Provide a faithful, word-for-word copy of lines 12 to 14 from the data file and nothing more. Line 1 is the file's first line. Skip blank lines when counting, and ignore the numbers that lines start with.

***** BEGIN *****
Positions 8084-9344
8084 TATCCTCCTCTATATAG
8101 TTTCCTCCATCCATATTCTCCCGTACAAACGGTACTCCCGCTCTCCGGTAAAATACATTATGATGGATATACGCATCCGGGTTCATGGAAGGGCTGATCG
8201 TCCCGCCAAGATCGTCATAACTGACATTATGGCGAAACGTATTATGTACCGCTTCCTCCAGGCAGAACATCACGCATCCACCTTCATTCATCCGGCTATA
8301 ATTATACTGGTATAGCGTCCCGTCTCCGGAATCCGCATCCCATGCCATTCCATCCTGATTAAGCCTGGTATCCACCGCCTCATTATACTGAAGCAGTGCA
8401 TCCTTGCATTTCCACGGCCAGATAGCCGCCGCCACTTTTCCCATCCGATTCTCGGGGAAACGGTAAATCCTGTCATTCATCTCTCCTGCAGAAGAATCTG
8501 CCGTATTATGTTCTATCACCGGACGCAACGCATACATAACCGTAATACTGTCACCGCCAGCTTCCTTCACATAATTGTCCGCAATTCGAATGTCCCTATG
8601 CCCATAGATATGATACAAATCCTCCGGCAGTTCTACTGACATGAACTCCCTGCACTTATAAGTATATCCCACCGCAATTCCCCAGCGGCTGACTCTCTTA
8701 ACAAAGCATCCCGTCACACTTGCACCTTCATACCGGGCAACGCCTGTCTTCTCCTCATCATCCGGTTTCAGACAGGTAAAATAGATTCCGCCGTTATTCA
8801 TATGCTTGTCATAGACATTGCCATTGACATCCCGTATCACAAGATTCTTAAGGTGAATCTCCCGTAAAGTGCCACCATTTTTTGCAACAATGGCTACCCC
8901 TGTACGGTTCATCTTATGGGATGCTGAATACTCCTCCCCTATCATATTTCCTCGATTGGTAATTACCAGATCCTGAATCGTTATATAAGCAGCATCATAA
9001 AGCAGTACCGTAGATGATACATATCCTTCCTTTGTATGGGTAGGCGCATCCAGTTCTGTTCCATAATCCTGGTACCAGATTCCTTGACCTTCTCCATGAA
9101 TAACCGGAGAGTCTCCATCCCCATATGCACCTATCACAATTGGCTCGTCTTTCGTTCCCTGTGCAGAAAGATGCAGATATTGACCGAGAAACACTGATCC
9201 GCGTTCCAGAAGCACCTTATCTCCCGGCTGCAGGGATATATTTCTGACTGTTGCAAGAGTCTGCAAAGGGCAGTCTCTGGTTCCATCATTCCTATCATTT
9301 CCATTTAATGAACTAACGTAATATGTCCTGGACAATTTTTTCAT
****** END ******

9001 AGCAGTACCGTAGATGATACATATCCTTCCTTTGTATGGGTAGGCGCATCCAGTTCTGTTCCATAATCCTGGTACCAGATTCCTTGACCTTCTCCATGAA
9101 TAACCGGAGAGTCTCCATCCCCATATGCACCTATCACAATTGGCTCGTCTTTCGTTCCCTGTGCAGAAAGATGCAGATATTGACCGAGAAACACTGATCC
9201 GCGTTCCAGAAGCACCTTATCTCCCGGCTGCAGGGATATATTTCTGACTGTTGCAAGAGTCTGCAAAGGGCAGTCTCTGGTTCCATCATTCCTATCATTT